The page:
In this section, we develop a way of visualizing IPs. The idea is simple. If the IP of a to-be-intervened variable x happens to functionally depend on y, then we show this by a directed dash-dotted arrow emanating from y and pointing towards x. To ensure that any practice of intervention is fully expressed by such edges we introduce the following convention: For DAG , a clamped variable is added333It is implicitly assumed throughout this paper that the variable has been added to DAG a priori. Also, we will not depict in the figures unless needed. to . Then, intervening on a variable a which has no parents and exerting will be illustrated graphically by a dash-dotted edge emanating from towards a. In general, upon y taking on the state , the agent may decide to set the value of x to a fixed value (deterministic IP), or to set the value of x probabilistically (stochastic IPs), i.e., x takes on values from according to some conditional probability distribution . In both cases, is said to functionally depend on variable y. Simply put, in devising the intervention policy of x, namely, , the state of y is taken into account. The notion of probabilistic IP is discussed in ([Pearl2000], pp. 113-114) under the title of stochastic policy.

Figure 3: Sample case. (a): Original CBN. Variable y is to be intervened according to . (b): The graphical representation of intervening on y with . The figure simply illustrates the fact that the state of y gets decided (potentially probabilistically) according to the state of u. Notice that according to [Pearl2000], upon intervening on y, all the incoming edges into y should be removed.

Let us first give some definitions which will prove useful in the subsequent sections. For the given definitions, DAG represents the causal structure of the domain.

Def. (Intervention Pair): A set of intervened variables along with their corresponding IPs comprise a pair, called an intervention pair, which is denoted by .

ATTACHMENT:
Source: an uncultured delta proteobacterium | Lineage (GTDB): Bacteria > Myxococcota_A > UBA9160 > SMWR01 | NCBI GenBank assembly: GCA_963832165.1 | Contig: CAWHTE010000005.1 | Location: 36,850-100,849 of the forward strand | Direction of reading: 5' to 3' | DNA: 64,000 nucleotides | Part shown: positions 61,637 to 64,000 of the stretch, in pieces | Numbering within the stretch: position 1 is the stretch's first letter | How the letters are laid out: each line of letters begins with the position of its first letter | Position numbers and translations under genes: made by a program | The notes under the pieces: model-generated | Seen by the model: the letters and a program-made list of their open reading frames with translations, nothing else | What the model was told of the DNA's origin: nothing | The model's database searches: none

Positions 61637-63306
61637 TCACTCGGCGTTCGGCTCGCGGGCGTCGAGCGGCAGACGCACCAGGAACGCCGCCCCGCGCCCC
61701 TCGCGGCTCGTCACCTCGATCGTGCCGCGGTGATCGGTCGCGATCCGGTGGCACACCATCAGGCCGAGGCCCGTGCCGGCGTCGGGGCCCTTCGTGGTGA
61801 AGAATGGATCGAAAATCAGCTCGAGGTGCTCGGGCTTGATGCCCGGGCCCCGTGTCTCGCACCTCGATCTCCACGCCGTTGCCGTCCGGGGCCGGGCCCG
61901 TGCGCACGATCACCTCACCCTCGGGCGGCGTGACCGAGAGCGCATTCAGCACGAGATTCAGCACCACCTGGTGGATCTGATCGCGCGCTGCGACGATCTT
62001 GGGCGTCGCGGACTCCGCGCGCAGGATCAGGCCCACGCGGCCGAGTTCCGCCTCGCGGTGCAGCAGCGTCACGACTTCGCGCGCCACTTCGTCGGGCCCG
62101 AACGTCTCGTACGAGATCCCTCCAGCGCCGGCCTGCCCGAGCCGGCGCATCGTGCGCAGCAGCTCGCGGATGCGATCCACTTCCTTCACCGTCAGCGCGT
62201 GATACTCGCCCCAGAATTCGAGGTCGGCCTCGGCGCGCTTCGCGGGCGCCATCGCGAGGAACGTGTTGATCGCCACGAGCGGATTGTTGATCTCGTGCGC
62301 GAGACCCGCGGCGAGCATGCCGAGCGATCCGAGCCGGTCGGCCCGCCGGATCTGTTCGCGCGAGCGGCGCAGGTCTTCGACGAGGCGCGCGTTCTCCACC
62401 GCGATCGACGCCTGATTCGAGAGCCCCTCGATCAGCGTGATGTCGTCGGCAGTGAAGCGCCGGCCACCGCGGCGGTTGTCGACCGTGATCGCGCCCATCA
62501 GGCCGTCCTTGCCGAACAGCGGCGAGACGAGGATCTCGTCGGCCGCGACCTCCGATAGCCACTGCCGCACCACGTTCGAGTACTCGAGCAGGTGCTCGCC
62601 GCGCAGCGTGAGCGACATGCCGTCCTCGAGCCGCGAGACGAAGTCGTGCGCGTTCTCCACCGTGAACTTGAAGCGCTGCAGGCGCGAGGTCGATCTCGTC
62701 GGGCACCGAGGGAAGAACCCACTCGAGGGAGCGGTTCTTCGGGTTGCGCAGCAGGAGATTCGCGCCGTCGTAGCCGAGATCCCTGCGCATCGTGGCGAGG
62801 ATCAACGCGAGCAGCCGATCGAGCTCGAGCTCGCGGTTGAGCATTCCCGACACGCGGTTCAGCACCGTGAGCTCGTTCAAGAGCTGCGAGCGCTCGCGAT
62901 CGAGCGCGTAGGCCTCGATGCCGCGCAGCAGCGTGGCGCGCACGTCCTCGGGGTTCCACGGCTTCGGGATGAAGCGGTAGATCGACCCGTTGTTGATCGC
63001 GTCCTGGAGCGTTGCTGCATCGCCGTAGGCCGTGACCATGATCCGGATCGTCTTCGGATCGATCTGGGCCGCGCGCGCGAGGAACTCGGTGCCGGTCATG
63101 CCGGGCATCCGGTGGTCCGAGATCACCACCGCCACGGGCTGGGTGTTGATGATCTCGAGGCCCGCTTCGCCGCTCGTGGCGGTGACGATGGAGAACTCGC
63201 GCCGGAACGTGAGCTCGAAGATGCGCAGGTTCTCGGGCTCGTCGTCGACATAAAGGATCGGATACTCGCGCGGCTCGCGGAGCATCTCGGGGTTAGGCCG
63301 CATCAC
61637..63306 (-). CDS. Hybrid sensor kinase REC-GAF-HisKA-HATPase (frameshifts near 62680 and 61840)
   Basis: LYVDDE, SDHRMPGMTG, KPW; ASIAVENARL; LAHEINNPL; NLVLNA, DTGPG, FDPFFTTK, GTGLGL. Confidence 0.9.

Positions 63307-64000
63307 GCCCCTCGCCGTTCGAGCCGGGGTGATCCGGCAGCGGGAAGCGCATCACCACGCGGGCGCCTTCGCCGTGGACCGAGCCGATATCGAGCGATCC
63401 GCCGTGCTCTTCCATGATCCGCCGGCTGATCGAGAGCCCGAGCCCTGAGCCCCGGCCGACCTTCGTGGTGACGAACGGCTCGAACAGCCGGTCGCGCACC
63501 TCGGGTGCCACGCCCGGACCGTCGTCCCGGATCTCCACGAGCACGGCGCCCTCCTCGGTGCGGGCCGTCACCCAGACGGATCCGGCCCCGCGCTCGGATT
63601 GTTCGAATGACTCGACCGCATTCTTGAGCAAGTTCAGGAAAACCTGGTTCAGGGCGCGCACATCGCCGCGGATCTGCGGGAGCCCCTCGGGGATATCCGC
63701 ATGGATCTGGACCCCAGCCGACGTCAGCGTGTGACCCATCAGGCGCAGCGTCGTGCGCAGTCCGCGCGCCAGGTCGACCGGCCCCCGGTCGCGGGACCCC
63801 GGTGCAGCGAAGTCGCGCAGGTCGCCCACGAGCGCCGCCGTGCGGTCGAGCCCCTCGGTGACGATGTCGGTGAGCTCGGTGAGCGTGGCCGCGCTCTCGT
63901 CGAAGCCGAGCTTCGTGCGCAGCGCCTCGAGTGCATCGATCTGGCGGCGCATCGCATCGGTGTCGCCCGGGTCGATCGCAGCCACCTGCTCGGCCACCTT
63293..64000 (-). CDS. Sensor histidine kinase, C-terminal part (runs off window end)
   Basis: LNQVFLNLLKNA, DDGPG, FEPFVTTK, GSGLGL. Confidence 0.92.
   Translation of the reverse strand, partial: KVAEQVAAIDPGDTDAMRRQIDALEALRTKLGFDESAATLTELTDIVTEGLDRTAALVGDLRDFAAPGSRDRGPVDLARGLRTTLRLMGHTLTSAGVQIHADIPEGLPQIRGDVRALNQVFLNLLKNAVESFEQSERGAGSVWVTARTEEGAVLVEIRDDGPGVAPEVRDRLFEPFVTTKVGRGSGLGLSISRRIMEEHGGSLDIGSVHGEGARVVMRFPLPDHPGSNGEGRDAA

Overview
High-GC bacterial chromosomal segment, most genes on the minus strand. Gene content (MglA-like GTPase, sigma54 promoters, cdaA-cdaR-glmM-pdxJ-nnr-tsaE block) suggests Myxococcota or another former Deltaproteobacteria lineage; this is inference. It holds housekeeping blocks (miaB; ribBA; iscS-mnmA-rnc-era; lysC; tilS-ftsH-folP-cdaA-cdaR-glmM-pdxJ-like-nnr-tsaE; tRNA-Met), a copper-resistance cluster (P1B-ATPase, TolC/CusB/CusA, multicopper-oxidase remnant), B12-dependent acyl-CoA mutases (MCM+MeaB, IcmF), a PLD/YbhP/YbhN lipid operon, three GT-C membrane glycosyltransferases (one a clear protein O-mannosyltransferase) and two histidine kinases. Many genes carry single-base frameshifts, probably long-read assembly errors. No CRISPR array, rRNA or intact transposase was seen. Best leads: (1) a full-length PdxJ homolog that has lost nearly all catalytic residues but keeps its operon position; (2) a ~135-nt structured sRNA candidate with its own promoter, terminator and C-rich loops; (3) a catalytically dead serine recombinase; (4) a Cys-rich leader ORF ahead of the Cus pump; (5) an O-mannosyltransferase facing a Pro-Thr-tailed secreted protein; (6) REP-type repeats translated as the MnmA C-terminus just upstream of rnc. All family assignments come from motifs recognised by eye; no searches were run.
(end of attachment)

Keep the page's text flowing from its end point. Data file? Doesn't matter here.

Def. (Intervention DAG (i-DAG)): Every intervention pair for uniquely specifies a DAG (as described above) which we refer to as the i-DAG associated to that intervention pair. The i-DAG associated to is denoted by .

Def. (i-Subsumability): For , i-DAG i-subsumes i-DAG , denoted in short by , iff (i) , (ii) the set of the dash-dotted edges in is a subset of the set of the dash-dotted edges in , and (iii) the surplus of with respect to is solely comprised of dash-dotted edges.

Def. (i-Domination): For , i-DAG i-dominates i-DAG , denoted by for short, iff there exist a parameterization for the dash-dotted edges (see Fig. 3) in which yields a result for the objective of interest that is no worse than the best achievable by any possible parametrizations of the dash-dotted edges in i-DAG .

Lemma 2. (i-Domination vs i-Subsumability): Let DAG characterize the causal structure of the domain. Let and be two i-DAGs for some . Then, the following holds:

Proof: The rationale is similar to the one presented for Lemma 1.

It immediately follows (due to Lemma 2) that, for and , the following holds true: ,

TPS-Controllability of CBNs: Formalization

Let DAG characterize the causal structure of the domain. Let where denotes the set of nodes/variables amenable to intervention (or, in short, intervenable), and be the complement of , i.e., . The probability of interest, in its generic form takes the form444The connection to Pearl’s notation for -calculus is as follows (cf. [Pearl2000], p. 114): . , or in short , where denotes the set of target variables, denotes the realization of interest, denotes the set of intervened variables, denotes the functional form (i.e., non-parametric representation) of the to-be-adopted intervention policy, and denotes a specific parametrization555Which is equivalent to a specific parametrization of the dash-dotted edges representing the intervention policy exercised on variables in the corresponding -DAG (see Fig. 3). of . Also, denotes the setting wherein variables are intervened according to (functional form) and, likewise, denotes the setting wherein variables are intervened according to . One can write, where and . Objectives of interest could have any of the following forms:

(1)
(2)

and,

(3)
(4)